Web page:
Investment in AntiReflect produces considerably greater yield
Durability tests carried out in actual practice show that AntiReflect lasts at least 2 years. Throughout that time, the extra light in the greenhouse results in considerably greater yields. This is the conclusion of the calculations made by Wageningen University & Research.
The initial experiences of growers with AntiReflect are very positive. Growers are reporting additional yields that are several percent higher than expectations. They are able to estimate this because they compared a treated greenhouse compartment with an untreated compartment. While Mardenkro guarantees a minimum increase in the incidence of light of at least 2.5%, some growers have measured increased yields of 5%.
When AntiReflect is applied to the entire greenhouse roof, it is of course very difficult to estimate the increase in yield. After all, each year is different. This is why Wageningen University & Research's internationally renowned Light Lab performed calculations under standardised conditions.
The sunlight that hits the greenhouse roof for the most part passes through the glass. This is referred to as transmission. However, a part reflects off the glass and as a result is lost to the crop. AntiReflect significantly reduces this reflection, thus increasing transmission.
Converting light into production
Next, the question is how does the crop use that additional light? To answer this question, it is necessary to simulate the photosynthesis, breathing, distribution of assimilates and crop development. The researchers did this for three vegetable crops and three cut flowers using the INTKAM crop model. The usual cultivation strategies applied by Dutch market gardeners were used for this purpose.
Tomatoes grown under AntiReflect were shown to be able to produce an additional yield of 3.2%. This figure is consistent with the initial practical experiences, which were in fact slightly higher.
The calculated additional yield for bell peppers is 2.9% and for cucumbers it is no less than 5.1%.
The difference between the three fruiting vegetables is due to the distribution of assimilates. In terms of photosynthesis there is no divergence. They all perform 3% better under AntiReflect in comparison to an untreated greenhouse roof. However, cucumber is found to deliver a larger share of the sugars it produces to the fruit. This explains the striking result.
In certain situations, Mardenkro will also initiate a consultation process to get the best from the crop in a greenhouse treated with AntiReflect.
The expected additional yield for roses is 2.8%. For chrysanthemums and gerberas, this figure is 2.6% and 3.4%, respectively. These cut flowers are known as light-loving crops. That is the reason why many growers use assimilation lighting. The researchers took this into account in their calculations. This means that the additional yield is really due to the better incidence of natural light.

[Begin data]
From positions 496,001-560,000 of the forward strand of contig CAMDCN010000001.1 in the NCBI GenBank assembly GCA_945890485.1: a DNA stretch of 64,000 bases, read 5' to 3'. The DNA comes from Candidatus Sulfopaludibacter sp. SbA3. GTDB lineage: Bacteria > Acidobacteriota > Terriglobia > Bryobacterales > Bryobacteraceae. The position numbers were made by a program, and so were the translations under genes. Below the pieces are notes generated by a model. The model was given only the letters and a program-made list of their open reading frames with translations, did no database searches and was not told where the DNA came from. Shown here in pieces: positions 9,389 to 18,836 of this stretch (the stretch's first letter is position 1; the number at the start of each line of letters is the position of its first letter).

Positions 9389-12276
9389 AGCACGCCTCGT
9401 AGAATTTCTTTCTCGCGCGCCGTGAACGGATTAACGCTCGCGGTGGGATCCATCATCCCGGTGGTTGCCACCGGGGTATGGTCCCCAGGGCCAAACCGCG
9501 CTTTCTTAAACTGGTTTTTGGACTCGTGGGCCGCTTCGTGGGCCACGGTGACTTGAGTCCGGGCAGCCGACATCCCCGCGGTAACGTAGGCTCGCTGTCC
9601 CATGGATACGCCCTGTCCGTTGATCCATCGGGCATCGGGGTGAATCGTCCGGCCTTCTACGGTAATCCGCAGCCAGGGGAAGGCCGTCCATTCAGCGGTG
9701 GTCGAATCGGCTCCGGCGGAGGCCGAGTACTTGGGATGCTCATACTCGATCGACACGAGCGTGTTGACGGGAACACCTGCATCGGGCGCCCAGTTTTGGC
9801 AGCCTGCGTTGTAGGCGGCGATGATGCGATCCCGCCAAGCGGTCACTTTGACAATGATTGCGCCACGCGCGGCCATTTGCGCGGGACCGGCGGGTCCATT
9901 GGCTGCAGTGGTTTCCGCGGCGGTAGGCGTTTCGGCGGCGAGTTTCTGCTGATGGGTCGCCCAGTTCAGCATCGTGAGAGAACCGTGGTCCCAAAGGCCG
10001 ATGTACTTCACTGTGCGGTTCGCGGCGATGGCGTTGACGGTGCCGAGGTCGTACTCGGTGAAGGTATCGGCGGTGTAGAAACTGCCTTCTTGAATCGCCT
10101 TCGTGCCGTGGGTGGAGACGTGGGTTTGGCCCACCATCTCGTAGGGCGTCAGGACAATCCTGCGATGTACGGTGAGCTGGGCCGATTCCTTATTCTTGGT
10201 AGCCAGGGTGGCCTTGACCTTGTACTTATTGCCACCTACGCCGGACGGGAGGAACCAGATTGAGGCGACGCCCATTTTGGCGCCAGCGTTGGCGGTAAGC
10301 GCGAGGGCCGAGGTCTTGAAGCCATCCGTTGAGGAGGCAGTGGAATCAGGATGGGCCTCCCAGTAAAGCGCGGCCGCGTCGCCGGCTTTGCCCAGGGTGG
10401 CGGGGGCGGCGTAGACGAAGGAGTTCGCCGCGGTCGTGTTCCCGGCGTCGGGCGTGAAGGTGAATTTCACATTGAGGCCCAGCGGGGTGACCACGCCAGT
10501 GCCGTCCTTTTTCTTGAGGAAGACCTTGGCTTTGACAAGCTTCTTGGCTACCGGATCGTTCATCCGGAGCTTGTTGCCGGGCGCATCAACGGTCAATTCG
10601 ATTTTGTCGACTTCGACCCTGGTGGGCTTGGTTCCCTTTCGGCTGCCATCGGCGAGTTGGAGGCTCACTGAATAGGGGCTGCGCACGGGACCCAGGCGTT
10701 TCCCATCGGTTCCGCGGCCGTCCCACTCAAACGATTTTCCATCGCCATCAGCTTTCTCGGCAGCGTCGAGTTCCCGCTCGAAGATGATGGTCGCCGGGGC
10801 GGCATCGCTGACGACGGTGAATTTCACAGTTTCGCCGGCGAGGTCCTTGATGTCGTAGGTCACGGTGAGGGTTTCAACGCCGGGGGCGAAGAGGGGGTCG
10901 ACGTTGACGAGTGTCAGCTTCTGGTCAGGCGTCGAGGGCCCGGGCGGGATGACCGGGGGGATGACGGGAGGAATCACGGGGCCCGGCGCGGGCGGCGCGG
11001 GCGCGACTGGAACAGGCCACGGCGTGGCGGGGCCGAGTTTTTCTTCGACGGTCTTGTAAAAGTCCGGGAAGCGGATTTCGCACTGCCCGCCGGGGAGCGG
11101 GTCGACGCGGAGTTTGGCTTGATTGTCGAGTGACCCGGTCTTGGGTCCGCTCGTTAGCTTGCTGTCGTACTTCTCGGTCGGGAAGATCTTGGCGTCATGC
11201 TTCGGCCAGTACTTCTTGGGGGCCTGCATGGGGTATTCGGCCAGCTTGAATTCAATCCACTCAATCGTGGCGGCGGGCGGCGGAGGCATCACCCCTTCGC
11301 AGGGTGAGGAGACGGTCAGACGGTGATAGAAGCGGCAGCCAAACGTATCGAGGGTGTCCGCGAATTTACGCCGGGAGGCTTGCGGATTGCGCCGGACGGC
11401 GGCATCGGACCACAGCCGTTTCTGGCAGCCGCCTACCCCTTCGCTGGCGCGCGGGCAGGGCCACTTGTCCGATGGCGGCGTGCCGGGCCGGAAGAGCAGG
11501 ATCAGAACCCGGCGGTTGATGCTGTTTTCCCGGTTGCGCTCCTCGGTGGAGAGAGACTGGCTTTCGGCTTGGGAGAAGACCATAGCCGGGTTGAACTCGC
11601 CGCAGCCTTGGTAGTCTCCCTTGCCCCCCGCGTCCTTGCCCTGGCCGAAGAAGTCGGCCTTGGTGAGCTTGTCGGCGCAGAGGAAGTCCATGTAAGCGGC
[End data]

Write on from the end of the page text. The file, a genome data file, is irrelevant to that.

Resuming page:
In case of chrysanthemums, the entire plant is harvested, which means that the distribution of the additionally produced assimilates is not as important. On the other hand, it is important for roses and gerberas. Gerberas appear to distribute the additional sugars equally across the leaves and flower stems. Roses show a rather striking picture. While roses lag in terms of increased photosynthesis in comparison to the other two, the rose specifically delivers the additional sugars to its flowers, so that the gains here are of the same order of magnitude.
Actual practice shows that the increased light transmission gain after 2 years is around 2%, while immediately after application it was on average 3%.
Wageningen University & Research's Light Lab measured the glass sheets that were treated with AntiReflect under these practical conditions. Measurements were taken for the first practical applications immediately after application, as well as after the first and second year. Glass sheets were removed from different locations in the greenhouse for this purpose.
During these 2 years ReduSystems coatings were applied to the projects and removed with ReduClean. The greenhouse roof was also brushed on several occasions. This shows that AntiReflect is perfectly able to withstand this and retains its higher light transmission.
An investment in AntiReflect therefore produces a higher yield over a period of at least two years.
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Tomato grower sees increase in production as a result of AntiReflect
Van Adrichem Kwekerijen in Steenbergen achieved a 5% increase in production last year using AntiReflect, compared to an untreated glasshouse section. “We were pleasantly surprised.”
Read more about the first experience with AntiReflect
Calculation model accurately predicts increased production with AntiReflect
In advance of practical trials, Wageningen UR has calculated the extent to which production increases under AntiReflect. The outcomes are very much in line with early practical results.
Read more about model calculations.